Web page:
The Mahabharata Home
Sanjaya said, "King Virata then pierced that mighty car-warrior, viz., Bhishma, with three shafts. And that great car-warrior pierced his (antagonist's) steeds also with three shafts furnished with golden wings. And that terrible bowman and mighty car-warrior of firm hand, viz., Drona's son, pierced with six shafts the wielder of Gandiva between his two breasts. Thereupon that grinder of foes, viz., Phalguni, that slayer of hostile heroes, cut off Aswatthaman's bow and deeply pierced him in return with five shafts. Deprived of his senses by anger, and unable to bear the cutting off of his bow in that battle, Drona's son, taking up another bow that was tougher, pierced Phalguni, O king, with ninety sharp-shafts, and Vasudeva also with seventy fierce arrows. Then, with eyes red in wrath, Phalguni, with Krishna, breathing long and hot breaths, reflected for a moment. Firmly grasping the bow with his left hand, that grinder of foes, viz., the wielder of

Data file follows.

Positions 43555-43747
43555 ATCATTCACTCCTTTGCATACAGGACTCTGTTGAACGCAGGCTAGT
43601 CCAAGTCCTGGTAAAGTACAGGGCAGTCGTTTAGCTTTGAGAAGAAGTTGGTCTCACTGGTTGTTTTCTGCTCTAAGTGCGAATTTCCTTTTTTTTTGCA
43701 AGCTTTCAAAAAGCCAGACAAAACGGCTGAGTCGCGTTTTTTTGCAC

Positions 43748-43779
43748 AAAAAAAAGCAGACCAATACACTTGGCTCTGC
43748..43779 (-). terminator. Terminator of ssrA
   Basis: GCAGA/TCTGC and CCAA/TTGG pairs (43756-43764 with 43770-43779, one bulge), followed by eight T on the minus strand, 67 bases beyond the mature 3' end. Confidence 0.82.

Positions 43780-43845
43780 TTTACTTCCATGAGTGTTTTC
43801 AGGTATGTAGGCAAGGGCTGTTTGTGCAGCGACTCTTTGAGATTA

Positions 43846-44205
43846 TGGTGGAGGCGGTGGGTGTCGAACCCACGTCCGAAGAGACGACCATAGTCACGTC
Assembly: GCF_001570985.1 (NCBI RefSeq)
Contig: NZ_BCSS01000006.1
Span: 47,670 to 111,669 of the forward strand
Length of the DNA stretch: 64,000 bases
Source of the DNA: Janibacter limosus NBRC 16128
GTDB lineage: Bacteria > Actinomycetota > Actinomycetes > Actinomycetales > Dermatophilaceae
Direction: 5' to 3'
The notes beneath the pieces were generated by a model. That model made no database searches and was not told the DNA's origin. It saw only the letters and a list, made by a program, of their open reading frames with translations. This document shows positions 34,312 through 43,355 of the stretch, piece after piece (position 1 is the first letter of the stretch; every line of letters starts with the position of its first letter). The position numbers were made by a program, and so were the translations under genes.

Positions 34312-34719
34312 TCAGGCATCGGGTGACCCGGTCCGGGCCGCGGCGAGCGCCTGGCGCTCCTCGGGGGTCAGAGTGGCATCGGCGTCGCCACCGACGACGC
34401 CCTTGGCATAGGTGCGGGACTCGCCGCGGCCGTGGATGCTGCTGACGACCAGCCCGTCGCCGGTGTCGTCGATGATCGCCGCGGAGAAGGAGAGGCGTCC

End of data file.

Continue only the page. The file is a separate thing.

gandiva excited with rage, fixed on his bowstring a number of fierce shafts, sharp and perfectly straight, and capable of taking (the foe's) life. And that foremost of mighty men speedily pierced Drona's son, in that battle, with those arrows. And those arrows, penetrating through his armour, drank his life-blood. But though thus pierced by the wielder of Gandiva, Drona's son wavered not. Shooting in return similar arrows at Partha, he stayed unperturbed, in that battle, desirous, O king, of protecting Bhishma of high vows. And that feat of his was applauded by the foremost warriors of the Kuru army, consisting, as it did, of his having encountered the two Krishnas united together. Indeed, Aswatthaman daily battled fearlessly amid the forces, having obtained from Drona all weapons with the methods also of their withdrawal. This one is the son of my preceptor. He is again the dear son of Drona. He is especially a Brahmana, and, therefore, worthy of my regard. Thinking so, that scorcher of foes, the heroic Vibhatsu, that foremost of car-warriors, showed mercy to the son of Bharadwaja. Avoiding the son of Drona, Kunti's son endued with great prowess and having white steeds (yoked unto his car), began to fight, displaying great quickness of arms and causing a great carnage of thy troops. Duryodhana then pierced that great bowman Bhima with ten shafts winged with vulturine feathers, adorned with gold, and whetted on stone. Thereupon Bhimasena, excited with wrath, took up a tough and well-adorned bow capable of taking the life of the foe, and also ten sharp shafts. And steadily aiming those sharp-pointed shafts of fierce energy and impetuous velocity, and drawing the bow-string to his ear, he deeply pierced the king of the Kurus in his wide chest. Thereupon the gem hanging on his breast on threads of gold, surrounded by those shafts, looked beautiful like the Sun in the firmament surrounded by the planets. Thy son, however, endued with great energy, thus struck by Bhimasena, could not bear it (coolly), like a snake unable to bear the sounds of a man's slap. Excited with wrath and desirous of protecting his army, he then pierced Bhima in return, O king, with many shafts whetted on stone and endued with golden wings. Thus struggling in battle and mangling each other fiercely, those two mighty sons of thine looked like a pair of celestials.